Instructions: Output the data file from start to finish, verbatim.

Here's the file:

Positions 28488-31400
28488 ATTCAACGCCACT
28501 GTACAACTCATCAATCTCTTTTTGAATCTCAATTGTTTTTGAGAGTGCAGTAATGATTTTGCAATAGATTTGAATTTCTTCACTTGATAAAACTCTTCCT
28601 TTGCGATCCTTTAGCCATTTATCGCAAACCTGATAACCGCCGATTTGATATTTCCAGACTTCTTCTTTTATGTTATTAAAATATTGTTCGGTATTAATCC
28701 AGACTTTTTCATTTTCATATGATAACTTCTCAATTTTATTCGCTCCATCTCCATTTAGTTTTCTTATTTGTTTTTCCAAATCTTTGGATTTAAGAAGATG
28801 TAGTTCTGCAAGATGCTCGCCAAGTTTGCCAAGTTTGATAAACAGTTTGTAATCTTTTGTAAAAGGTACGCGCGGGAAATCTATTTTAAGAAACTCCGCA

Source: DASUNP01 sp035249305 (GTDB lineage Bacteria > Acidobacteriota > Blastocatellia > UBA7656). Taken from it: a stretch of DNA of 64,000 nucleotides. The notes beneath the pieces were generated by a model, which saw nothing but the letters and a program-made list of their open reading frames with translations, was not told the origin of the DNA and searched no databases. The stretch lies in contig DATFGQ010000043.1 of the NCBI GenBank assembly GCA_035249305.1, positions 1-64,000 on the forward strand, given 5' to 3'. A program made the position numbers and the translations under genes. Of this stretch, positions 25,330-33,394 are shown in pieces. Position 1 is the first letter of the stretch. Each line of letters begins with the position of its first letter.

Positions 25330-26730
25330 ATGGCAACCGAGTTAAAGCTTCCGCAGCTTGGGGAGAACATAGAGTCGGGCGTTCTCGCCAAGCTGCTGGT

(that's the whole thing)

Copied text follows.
Positions 28488-31400
28488 ATTCAACGCCACT
28501 GTACAACTCATCAATCTCTTTTTGAATCTCAATTGTTTTTGAGAGTGCAGTAATGATTTTGCAATAGATTTGAATTTCTTCACTTGATAAAACTCTTCCT
28601 TTGCGATCCTTTAGCCATTTATCGCAAACCTGATAACCGCCGATTTGATATTTCCAGACTTCTTCTTTTATGTTATTAAAATATTGTTCGGTATTAATCC
28701 AGACTTTTTCATTTTCATATGATAACTTCTCAATTTTATTCGCTCCATCTCCATTTAGTTTTCTTATTTGTTTTTCCAAATCTTTGGATTTAAGAAGATG
28801 TAGTTCTGCAAGATGCTCGCCAAGTTTGCCAAGTTTGATAAACAGTTTGTAATCTTTTGTAAAAGGTACGCGCGGGAAATCTATTTTAAGAAACTCCGCA

Source: DASUNP01 sp035249305 (GTDB lineage Bacteria > Acidobacteriota > Blastocatellia > UBA7656). Taken from it: a stretch of DNA of 64,000 nucleotides. The notes beneath the pieces were generated by a model, which saw nothing but the letters and a program-made list of their open reading frames with translations, was not told the origin of the DNA and searched no databases. The stretch lies in contig DATFGQ010000043.1 of the NCBI GenBank assembly GCA_035249305.1, positions 1-64,000 on the forward strand, given 5' to 3'. A program made the position numbers and the translations under genes. Of this stretch, positions 25,330-33,394 are shown in pieces. Position 1 is the first letter of the stretch. Each line of letters begins with the position of its first letter.

Positions 25330-26730
25330 ATGGCAACCGAGTTAAAGCTTCCGCAGCTTGGGGAGAACATAGAGTCGGGCGTTCTCGCCAAGCTGCTGGT